Do We Really Respect A Nation's Soverignty When We Decide How Their Laws Should Be Understood And Enforced?
I’m rarely one to agree with Trump and disagree with Tyler Cowen but I’m inclined to think we should eliminate the Foreign Corrupt Practices Act rather than merely implement the minor changes he suggests. At a gut level I find the idea that we are imposing our norms about how law, public office etc.. should work on other countries unpalatable and at a more cerebral level feel that we shouldn’t put people in prison or even fine companies without a compelling reason to think it serves some important social good. My mind could be changed by substantial evidence this law improves the welfare in other countries but there is no apriori reason to think it will reduce, rather than increase, corruption overseas (e.g. the game theoretic aspects to providing insurance to the bribe taker that the bribe giver can’t turn them in).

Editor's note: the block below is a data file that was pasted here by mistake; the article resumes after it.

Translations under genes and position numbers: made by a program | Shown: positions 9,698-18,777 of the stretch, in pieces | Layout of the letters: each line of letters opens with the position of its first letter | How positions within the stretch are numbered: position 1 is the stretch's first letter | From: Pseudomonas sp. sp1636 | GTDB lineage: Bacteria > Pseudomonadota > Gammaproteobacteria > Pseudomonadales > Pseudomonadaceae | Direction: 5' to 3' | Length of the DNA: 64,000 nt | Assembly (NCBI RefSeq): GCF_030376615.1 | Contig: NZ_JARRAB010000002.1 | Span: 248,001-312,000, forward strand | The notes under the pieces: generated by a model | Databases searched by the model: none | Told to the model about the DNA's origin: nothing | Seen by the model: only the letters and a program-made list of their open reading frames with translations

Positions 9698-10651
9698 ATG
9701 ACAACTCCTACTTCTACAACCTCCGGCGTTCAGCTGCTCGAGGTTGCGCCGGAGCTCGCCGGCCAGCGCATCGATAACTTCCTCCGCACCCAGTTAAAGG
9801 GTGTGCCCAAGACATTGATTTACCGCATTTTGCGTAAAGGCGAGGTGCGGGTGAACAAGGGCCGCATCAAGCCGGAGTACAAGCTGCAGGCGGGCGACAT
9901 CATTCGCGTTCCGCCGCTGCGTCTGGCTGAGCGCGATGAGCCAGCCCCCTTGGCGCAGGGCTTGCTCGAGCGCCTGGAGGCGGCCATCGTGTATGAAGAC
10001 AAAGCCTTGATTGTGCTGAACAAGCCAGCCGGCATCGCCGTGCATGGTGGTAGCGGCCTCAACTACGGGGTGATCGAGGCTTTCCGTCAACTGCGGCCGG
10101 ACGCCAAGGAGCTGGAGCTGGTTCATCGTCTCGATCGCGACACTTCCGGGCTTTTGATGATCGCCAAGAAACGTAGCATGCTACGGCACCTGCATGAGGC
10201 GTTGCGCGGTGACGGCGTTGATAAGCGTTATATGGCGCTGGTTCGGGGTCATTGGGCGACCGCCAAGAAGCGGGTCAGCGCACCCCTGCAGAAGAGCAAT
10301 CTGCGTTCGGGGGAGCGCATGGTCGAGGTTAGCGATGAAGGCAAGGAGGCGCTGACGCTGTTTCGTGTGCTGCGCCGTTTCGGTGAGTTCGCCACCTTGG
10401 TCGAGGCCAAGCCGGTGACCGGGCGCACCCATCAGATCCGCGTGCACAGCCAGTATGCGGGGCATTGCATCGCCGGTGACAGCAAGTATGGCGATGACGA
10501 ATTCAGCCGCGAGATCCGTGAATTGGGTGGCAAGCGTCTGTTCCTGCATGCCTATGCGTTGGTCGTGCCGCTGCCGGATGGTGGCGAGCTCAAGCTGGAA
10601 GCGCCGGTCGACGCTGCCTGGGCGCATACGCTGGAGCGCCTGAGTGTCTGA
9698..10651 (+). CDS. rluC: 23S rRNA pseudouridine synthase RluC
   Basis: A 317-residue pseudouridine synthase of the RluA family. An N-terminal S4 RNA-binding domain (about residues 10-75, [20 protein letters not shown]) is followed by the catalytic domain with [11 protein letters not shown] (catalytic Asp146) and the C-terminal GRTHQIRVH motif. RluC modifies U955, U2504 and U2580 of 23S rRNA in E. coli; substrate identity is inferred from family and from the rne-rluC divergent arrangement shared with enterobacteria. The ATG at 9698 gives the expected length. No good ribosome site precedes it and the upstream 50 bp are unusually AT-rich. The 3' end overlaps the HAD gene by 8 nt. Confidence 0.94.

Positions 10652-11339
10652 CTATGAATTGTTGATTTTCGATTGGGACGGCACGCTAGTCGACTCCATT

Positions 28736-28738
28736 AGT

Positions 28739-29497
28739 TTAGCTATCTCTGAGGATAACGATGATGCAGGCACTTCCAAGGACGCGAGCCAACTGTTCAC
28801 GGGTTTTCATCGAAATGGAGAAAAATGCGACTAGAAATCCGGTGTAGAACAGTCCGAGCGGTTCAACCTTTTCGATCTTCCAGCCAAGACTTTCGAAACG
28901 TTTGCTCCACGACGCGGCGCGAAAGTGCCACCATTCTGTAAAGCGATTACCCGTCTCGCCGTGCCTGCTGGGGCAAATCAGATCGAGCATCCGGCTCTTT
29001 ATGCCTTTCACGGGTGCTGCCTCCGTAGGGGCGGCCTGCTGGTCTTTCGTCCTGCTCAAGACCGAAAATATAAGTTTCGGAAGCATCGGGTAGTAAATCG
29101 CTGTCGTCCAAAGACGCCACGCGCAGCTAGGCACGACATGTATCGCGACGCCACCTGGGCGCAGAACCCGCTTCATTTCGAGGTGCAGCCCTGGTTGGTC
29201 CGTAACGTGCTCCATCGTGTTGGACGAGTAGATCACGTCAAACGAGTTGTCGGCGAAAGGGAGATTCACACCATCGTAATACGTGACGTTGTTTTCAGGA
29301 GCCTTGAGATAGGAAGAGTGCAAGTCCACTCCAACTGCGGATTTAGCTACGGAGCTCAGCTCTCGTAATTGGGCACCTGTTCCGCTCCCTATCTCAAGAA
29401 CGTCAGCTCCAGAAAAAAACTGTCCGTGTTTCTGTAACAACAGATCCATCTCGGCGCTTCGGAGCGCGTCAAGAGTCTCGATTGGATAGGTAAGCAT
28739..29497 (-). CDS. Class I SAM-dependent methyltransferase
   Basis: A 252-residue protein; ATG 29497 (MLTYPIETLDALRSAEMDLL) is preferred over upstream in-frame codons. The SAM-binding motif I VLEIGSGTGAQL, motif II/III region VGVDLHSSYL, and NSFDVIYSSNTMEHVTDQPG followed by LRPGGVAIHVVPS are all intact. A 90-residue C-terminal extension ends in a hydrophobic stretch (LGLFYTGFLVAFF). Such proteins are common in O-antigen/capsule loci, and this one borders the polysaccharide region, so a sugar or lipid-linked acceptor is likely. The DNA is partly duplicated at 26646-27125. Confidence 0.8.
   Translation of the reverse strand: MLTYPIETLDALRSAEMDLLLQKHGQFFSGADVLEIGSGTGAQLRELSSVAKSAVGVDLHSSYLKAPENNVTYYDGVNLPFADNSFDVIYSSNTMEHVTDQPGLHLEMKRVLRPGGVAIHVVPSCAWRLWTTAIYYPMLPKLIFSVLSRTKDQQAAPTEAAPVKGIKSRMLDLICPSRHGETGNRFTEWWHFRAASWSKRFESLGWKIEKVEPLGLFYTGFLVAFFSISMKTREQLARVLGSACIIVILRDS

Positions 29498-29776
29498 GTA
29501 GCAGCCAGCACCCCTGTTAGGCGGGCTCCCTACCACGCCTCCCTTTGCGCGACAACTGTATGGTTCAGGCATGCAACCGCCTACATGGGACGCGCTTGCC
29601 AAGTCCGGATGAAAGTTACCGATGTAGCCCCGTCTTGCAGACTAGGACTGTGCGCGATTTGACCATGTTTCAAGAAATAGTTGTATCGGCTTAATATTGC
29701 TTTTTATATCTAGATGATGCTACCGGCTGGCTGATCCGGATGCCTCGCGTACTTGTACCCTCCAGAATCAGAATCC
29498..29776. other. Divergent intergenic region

If the question was whether we should help overwhelmed countries who find their anti-corruption efforts foiled by American companies wealth and global nature that would be a different matter and I support assigning DOJ resources to assist worthy local corruption prosecutions. I’d even favor a law which allowed the foreign government to request prosecution by a US court for bribery actions taken by US companies when they felt their own courts weren’t capable of doing the job. However, this law doesn’t leave the question of prosecution and appropriate sanctions to the jurisdiction where the crime took place but substitutes our American sensibilities about the badness of bribery and even the role of laws regarding bribery for local understanding.